What the Master Class is like …

dec2012coverphoto[Note: The Center for Sustainability Transformation used to be called ISIS Academy. We changed the name in 2014, when “ISIS” became associated with a very different approach to change.]

In February, ISIS Academy will be coming to the Global Institute of Sustainability at Arizona State University for our next Master Class in Change for Sustainability, and our first such course in the United States (click here or click the image to download the brochure). What is that? you may be wondering. What is a Master Class?

These days, the term “Master Class” has become a common way to describe a sort of high-level workshop, of any kind. But the origins of the term were (to my knowledge) in music and dance. Talented and experienced performers would study with people who had become well-known for their work. Such classes were short and intensive and designed to help the students — who were themselves already professionals, often with students of their own — lift their abilities to a new level.

When we launched the first ISIS Academy Master Class, in 2009, the phrase seemed natural. Master is exactly what these classes are designed to do: to help sustainability professionals, from newly minted to highly experienced, master a new set of tools and skills quickly, while also deepening their own sense of personal mastery over their own capacity and development path.

We who teach the class are under no illusions that we know everything. Sustainability has grown dramatically in recent years, in both breadth and depth. There is too much information and knowledge for anyone to master. That’s why having good tools, good habits of mind, and a good sense of one’s one edges — whether polished or rough — is so essential to success.

What we do have is experience. A lot of it. Our purpose in these classes is to use our experience to help participants make better use of their own experience and wisdom … and other people’s as well.

Of course, there are some technical things to learn. We go deep into both the theory and practice of ISIS, and show how virtually any sustainability process can be understood and improved by looking at the indicators, systems analysis, innovations, and strategies that are in play.We do this with a mix of presentation, discussion, case study, interactive exercises … even games. There are lots of ways to learn, and we try to use all of them!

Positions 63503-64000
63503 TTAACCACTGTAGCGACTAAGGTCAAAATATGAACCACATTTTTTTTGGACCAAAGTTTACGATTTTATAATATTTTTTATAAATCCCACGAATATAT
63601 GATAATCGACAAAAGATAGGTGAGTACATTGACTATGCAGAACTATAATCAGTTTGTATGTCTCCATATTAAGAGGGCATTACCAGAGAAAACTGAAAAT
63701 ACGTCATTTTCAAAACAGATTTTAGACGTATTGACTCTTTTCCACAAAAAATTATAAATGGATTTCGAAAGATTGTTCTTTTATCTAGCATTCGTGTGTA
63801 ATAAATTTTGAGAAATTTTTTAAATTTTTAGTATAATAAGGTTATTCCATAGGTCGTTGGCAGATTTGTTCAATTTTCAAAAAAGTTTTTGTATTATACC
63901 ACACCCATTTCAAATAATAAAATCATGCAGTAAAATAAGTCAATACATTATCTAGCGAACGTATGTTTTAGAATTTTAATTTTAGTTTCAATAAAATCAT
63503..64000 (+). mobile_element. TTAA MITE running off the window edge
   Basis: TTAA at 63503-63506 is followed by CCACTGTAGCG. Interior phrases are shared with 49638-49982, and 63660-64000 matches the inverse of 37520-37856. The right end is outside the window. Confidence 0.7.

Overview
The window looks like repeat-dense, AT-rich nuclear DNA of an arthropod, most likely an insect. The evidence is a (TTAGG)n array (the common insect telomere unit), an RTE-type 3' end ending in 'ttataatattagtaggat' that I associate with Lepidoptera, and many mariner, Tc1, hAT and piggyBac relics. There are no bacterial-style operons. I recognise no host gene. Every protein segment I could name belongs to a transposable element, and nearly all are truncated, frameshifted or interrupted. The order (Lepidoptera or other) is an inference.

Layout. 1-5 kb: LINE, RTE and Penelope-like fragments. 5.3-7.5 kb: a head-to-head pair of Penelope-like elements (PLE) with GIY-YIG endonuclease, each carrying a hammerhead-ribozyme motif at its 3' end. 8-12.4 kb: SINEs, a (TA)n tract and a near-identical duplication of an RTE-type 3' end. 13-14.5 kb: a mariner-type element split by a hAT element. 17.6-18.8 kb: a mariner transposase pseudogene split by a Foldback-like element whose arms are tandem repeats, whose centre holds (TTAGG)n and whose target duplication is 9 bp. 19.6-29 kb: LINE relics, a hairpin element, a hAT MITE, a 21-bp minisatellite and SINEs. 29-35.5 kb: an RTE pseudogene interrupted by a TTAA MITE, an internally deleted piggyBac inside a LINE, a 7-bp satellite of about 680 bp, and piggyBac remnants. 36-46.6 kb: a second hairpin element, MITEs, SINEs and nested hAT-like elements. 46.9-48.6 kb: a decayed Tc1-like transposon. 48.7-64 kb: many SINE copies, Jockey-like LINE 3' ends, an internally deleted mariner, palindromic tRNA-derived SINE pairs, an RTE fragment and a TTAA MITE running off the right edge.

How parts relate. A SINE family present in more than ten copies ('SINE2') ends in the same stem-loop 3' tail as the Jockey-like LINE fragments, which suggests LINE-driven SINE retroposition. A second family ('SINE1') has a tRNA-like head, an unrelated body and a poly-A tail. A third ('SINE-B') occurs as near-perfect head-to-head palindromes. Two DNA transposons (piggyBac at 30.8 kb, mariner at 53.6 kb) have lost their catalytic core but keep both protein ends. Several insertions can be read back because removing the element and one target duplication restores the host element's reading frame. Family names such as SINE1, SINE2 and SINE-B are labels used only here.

We also make sure everyone there feels comfortable not just with our tools (Compass, Pyramid, Amoeba and the like) … but with the whole concept of what it means to use a tool. Any tool. How to choose the right tool for the job, regardless of whether its ours, or someone else’s.

We take frequent pauses to point not just what we are teaching, but also how we are teaching it. We want participants to be able to take home as much as possible, including the methods we use … so that they can use them too. And teach others with them.

And of course, we spend ample time making sure the participants are learning from each other. We take a good long look at the interpersonal, and inner/personal, side of sustainability work. A key skill we try to impart is the skill of coaching, that is, being able to help each other with good listening, great questions, and insights that build the other person’s strengths.

One of our participants once called the Master Class “the missing piece in my sustainability education.” We don’t know if that’s true for everybody, but we do aim to help people achieve that feeling of completeness:  that they are full masters of what means to tackle the joined-up challenges of designing and envisioning sustainable systems, and moving the people and organizations in that the direction of that vision.

Finally, while I have been writing mostly about what a Master Class is like from a participant’s perspective — because that’s what a Master Class is all about — I have to confess that for us who to teach these classes, they are pure joy. To spend some days with a group of people who care a great deal about improving this world we live in, who are working very hard to both advance themselves, and to advance the great issues that we group under this word “sustainability,” is such a privilege. Indeed, it’s inspirational, and we tend to leave these classes just as recharged and reinvigorated to do the work as are the so-called “participants.” Truly, we all learn from each other.

Actually, we have three Master Classes coming up in early 2013: India in January (with Axel Klimek and CEE India); in Arizona in February (see brochure); and in the UK in March. There will will likely be another one in Germany in June, as well. Interest has grown since that first Master Class gathered in Stockholm in 2009 — and that is a very good indicator indeed.

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